I added extra spices and seasoning at the end, to suit my own preference, but the blended texture was just what I was looking for.
The blades are not removable from the base of the container, but thankfully the container, lid and tamper are all dishwasher safe. Alternatively, the container can be cleaned by adding dishwashing liquid and water, then blending on high speed for 30-60 seconds. I used this method after making nut butter and was surprised at how effectively it removed the residues, especially at the base and around the blades.
It doesn’t come with a cleaning brush, but I’d advise getting one if you want to clean it by hand, as that will help avoid any nasty blade-related accidents. That said, for lots of foods like smoothies and my soup, I didn’t really have to put in much effort to get it clean. Often a quick rinse with hot soapy water and a wipe is all that’s needed.
How does it compare to other blenders?
If you really want the best of the best and you’ve got a budget to match, the Vitamix A3500 Ascent (opens in new tab) is the top-of-the-range model to pick. It’s incredibly powerful, offers five smart programs, a programmable timer, smart wireless connectivity, and a large 64oz container. It’s currently topping our list of best blenders and the performance is top-notch. But it’s double the price of the E310 and not everyone will make use of all that extra power and smart functionality.
At the slightly cheaper end of the scale, the Ninja Professional Plus Kitchen System with Auto-IQ (opens in new tab) is another of our favorites. It’s a multi-purpose blender that also functions as a food processor as well as a single serve blender. So it’s ideal if space is limited and you need to maximise the functionality of your appliances. But, there’s a lot to store so if you already have a food processor, it won’t be the one for you.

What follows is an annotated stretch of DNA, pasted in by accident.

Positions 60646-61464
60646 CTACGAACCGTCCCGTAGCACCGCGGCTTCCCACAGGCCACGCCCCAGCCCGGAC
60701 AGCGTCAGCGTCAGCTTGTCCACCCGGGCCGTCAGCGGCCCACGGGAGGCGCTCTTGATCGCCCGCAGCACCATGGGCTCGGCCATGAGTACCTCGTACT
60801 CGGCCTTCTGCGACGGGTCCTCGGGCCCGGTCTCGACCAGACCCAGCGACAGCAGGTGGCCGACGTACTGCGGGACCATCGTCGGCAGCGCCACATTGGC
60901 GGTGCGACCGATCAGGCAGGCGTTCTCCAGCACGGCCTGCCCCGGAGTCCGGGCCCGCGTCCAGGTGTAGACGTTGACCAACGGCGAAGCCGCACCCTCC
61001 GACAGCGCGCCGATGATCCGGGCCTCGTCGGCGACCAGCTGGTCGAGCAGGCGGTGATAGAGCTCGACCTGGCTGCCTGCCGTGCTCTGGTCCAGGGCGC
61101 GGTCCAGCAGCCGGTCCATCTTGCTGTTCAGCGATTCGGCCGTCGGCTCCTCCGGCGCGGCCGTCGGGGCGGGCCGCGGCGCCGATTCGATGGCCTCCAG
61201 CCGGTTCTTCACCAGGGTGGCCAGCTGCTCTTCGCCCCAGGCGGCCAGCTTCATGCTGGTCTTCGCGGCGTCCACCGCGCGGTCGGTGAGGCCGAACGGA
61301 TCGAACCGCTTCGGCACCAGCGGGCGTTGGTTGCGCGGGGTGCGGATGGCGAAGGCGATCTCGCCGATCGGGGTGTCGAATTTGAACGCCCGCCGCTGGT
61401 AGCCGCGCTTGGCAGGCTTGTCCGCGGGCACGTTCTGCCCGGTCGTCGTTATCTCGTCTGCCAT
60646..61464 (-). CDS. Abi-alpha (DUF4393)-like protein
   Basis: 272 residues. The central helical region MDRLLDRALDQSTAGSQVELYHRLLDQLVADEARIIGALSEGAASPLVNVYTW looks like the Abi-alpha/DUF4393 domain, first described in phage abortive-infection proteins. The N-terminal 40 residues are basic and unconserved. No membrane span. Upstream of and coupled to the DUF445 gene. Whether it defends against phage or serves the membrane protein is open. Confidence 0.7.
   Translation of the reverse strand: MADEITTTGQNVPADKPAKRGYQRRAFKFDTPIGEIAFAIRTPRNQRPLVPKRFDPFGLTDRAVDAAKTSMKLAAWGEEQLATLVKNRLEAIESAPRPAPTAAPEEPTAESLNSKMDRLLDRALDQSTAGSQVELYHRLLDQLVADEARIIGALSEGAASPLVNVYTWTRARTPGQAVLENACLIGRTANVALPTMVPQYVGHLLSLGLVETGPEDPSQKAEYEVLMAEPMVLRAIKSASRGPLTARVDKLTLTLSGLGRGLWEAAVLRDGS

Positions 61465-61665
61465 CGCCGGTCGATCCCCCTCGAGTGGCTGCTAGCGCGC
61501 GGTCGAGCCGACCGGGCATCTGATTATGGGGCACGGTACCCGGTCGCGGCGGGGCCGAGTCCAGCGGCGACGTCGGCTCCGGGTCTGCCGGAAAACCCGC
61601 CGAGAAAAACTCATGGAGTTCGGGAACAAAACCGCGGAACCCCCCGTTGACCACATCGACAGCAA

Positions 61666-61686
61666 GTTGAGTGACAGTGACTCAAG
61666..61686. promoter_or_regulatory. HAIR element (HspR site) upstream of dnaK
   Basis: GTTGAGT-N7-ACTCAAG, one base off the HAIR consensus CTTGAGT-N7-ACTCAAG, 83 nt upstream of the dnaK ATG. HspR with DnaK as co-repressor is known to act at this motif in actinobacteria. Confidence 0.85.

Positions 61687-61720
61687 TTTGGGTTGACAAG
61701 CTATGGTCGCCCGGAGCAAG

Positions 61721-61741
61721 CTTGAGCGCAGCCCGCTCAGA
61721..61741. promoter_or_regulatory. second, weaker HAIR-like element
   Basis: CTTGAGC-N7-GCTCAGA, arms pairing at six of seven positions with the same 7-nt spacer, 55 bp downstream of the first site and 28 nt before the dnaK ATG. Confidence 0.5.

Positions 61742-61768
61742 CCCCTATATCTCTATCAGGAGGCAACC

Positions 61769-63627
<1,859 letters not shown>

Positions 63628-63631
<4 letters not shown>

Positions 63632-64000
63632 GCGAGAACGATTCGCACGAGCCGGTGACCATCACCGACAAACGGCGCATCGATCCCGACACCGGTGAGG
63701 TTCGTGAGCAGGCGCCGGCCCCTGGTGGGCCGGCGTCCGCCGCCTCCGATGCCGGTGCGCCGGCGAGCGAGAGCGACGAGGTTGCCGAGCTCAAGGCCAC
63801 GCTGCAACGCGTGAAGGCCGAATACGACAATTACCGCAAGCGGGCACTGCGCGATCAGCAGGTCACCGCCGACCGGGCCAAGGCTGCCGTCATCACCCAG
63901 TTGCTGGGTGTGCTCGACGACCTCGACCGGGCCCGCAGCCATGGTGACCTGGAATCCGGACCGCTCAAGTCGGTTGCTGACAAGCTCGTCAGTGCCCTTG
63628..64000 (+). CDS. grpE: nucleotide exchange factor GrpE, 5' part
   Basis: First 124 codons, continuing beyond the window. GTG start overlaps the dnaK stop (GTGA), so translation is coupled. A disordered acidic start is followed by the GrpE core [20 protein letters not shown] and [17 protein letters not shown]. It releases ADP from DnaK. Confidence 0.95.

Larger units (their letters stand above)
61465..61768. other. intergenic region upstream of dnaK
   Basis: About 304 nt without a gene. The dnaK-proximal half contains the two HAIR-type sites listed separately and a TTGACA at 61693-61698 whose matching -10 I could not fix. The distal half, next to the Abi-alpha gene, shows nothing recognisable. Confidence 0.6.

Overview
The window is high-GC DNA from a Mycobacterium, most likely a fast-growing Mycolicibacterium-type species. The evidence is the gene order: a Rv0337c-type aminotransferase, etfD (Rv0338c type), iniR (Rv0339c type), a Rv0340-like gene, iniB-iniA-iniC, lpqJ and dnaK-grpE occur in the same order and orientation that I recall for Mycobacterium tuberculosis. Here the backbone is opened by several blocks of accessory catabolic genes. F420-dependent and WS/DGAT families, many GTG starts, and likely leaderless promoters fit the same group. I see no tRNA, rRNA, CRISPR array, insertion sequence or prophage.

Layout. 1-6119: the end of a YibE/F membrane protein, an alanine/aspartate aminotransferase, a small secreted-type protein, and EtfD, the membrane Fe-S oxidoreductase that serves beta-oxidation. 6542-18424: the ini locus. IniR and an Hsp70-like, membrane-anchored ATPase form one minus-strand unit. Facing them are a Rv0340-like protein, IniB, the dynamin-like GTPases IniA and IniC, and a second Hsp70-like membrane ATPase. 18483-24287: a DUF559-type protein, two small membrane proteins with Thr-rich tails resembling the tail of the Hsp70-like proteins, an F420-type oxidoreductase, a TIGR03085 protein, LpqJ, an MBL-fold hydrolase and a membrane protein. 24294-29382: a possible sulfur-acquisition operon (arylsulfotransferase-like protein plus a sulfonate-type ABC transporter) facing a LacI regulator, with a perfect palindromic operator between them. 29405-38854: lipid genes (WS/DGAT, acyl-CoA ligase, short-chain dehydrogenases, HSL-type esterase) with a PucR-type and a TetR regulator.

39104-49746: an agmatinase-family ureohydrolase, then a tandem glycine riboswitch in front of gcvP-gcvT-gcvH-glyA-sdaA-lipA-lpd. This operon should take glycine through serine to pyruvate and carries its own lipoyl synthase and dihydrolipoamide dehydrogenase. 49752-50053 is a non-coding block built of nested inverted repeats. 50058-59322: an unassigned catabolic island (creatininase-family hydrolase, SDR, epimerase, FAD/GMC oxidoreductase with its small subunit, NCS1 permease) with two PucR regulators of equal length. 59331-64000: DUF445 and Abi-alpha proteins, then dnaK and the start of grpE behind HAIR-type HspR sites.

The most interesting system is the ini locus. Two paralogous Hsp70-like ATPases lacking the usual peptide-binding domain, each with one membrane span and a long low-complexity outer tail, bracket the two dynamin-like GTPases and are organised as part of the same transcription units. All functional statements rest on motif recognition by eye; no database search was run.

Should you buy the Vitamix E310 Explorian Blender?
It's hard to ignore that this is a pricey blender. However, if you’re looking for a blender with muscle then it’s definitely worth considering. It’s more powerful than many of its competitors and even though it’s the most basic model on offer from Vitamix, it doesn’t feel basic in terms of power and performance.
I’ve used and reviewed a lot of blenders and Vitamix blenders certainly stand out from the crowd. If you need a blender that can work hard and tackle more than simple milkshakes or batters, this one is a great choice.
Helen McCue is a freelance contributor who trained as a Home Economist. After starting her career in the food industry, she moved into home appliance reviews, utilising her cooking skills and experience to put all kinds of products to the test, and over the years has reviewed hundreds of home and kitchen appliances for a variety of publications.
Having completely renovated her current house, Helen reviews kitchen appliances from her open plan kitchen at home in a beautiful Berkshire village. When she’s not working, Helen can be found enjoying the local countryside or dreaming about her next house renovation project.